Steatornithidae – Oilbird

The main food item in the chick's diet is palm fruit; due to this oily diet, they were once caught and boiled as lamp oil

The Steatornithidae family is unique among avian families for its sole member, the oilbird (Steatornis caripensis), a nocturnal, fruit-eating bird native to northern South America. Known locally as “guácharo,” oilbirds are the only known birds to utilize echolocation, a trait more commonly associated with bats, to navigate through their dark cave habitats.

Oilbirds are medium to large birds with wingspan exceeding half a meter (about two feet). Their plumage is a rich chestnut brown mottled with white spots, which provides excellent camouflage in the dimly lit environments they prefer. The sensory adaptations of oilbirds are truly remarkable; they have extremely large eyes, which are among the most light-sensitive of any bird, allowing them to see in near-total darkness. Their sense of smell is also highly developed and is essential for locating the ripe fruits that make up their diet.

Unlike other nocturnal birds that feed on insects, oilbirds are frugivores with a particular preference for the fruit of oil palms, hence their name. Their diet has a high-fat content, which was historically exploited by humans who would harvest the birds for their fat, using it as oil for lamps.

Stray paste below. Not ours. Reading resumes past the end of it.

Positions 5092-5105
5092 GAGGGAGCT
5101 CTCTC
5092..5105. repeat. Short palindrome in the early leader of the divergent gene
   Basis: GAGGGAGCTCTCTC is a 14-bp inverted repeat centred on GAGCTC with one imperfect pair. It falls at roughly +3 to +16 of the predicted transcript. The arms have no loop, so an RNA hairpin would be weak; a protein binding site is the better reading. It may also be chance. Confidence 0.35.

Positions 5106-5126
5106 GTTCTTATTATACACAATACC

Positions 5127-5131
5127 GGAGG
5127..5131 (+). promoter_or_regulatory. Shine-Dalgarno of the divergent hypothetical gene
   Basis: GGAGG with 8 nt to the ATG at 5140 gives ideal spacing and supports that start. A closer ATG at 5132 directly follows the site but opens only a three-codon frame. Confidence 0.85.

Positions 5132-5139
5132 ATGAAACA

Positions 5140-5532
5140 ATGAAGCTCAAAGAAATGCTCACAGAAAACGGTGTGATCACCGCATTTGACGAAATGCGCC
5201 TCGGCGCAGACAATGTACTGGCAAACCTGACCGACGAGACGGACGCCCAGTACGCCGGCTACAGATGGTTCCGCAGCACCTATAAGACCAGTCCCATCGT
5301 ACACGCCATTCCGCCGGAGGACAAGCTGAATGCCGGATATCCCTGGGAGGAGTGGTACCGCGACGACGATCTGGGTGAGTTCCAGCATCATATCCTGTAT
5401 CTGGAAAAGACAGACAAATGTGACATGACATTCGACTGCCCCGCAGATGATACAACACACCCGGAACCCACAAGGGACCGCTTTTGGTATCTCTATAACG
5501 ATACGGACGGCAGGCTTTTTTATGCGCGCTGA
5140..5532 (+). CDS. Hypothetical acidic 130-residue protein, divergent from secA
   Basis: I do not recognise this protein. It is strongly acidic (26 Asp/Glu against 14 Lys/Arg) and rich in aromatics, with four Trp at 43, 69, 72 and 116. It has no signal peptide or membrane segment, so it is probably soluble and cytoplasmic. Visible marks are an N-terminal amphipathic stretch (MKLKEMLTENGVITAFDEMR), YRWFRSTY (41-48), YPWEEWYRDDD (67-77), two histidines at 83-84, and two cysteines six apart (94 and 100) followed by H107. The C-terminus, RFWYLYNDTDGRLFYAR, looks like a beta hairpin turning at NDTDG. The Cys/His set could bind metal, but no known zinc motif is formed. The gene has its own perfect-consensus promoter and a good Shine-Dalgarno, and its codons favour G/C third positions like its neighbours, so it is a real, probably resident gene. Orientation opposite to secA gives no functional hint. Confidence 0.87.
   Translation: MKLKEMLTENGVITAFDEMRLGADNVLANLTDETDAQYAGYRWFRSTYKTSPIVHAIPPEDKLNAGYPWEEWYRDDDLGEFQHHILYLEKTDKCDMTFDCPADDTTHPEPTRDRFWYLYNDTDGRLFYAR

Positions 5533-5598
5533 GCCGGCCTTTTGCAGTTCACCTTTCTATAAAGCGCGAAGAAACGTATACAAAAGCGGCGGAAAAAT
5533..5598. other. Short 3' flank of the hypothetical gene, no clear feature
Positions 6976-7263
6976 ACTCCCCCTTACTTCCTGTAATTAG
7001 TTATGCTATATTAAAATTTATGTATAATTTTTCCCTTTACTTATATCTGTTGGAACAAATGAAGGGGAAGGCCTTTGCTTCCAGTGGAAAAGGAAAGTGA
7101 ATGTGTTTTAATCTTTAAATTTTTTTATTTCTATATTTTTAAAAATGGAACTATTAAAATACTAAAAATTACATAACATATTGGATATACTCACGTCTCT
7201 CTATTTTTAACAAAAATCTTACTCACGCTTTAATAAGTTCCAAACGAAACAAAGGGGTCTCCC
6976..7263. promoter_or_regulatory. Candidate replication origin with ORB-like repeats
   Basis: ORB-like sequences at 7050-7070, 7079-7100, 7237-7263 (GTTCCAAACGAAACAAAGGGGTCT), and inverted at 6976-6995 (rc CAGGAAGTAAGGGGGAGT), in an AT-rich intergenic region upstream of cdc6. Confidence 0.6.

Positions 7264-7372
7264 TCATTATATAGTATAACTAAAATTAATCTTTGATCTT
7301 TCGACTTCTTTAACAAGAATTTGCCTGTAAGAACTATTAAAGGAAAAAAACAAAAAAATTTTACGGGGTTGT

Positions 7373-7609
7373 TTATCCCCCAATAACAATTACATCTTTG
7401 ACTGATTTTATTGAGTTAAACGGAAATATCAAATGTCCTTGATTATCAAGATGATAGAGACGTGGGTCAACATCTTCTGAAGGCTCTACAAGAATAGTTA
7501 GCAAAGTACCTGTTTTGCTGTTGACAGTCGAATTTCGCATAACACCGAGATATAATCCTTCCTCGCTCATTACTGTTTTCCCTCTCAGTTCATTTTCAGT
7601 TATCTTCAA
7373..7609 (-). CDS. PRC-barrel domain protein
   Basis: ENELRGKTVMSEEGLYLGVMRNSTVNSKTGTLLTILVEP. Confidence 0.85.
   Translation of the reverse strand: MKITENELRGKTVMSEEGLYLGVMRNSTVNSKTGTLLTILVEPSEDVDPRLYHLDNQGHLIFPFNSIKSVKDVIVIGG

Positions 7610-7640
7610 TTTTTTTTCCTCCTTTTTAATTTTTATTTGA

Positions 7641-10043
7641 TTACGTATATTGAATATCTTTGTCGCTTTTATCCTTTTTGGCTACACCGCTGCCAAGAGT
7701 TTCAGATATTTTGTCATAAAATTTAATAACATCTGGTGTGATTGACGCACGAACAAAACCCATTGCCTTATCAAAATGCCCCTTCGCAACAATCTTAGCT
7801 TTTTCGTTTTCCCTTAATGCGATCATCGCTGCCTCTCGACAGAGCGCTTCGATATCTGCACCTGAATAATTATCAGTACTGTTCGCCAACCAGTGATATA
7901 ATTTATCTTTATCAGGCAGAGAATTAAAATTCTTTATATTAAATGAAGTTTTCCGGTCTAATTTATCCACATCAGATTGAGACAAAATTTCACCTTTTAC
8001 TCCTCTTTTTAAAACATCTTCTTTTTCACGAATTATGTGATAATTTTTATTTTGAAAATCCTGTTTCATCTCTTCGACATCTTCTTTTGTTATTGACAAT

Oilbirds breed and roost in colonies within the sheltered environment of caves, which protects them from the elements and predators. The use of echolocation enables them to expertly navigate these pitch-black environments. They produce a series of clicking sounds that bounce off the walls of caves, allowing them to “see” their surroundings through sound.

Oilbirds are also known for their nocturnal foraging trips, where they will fly out from their caves at night in search of food. They have been known to travel considerable distances in their quest for fruit, sometimes several kilometers in a single night.

Despite their adaptations to cave life, oilbirds are fully capable of flying in the open air and exhibit strong and direct flight. However, they are rarely seen by day and prefer to leave the safety of their caves only under the cover of darkness.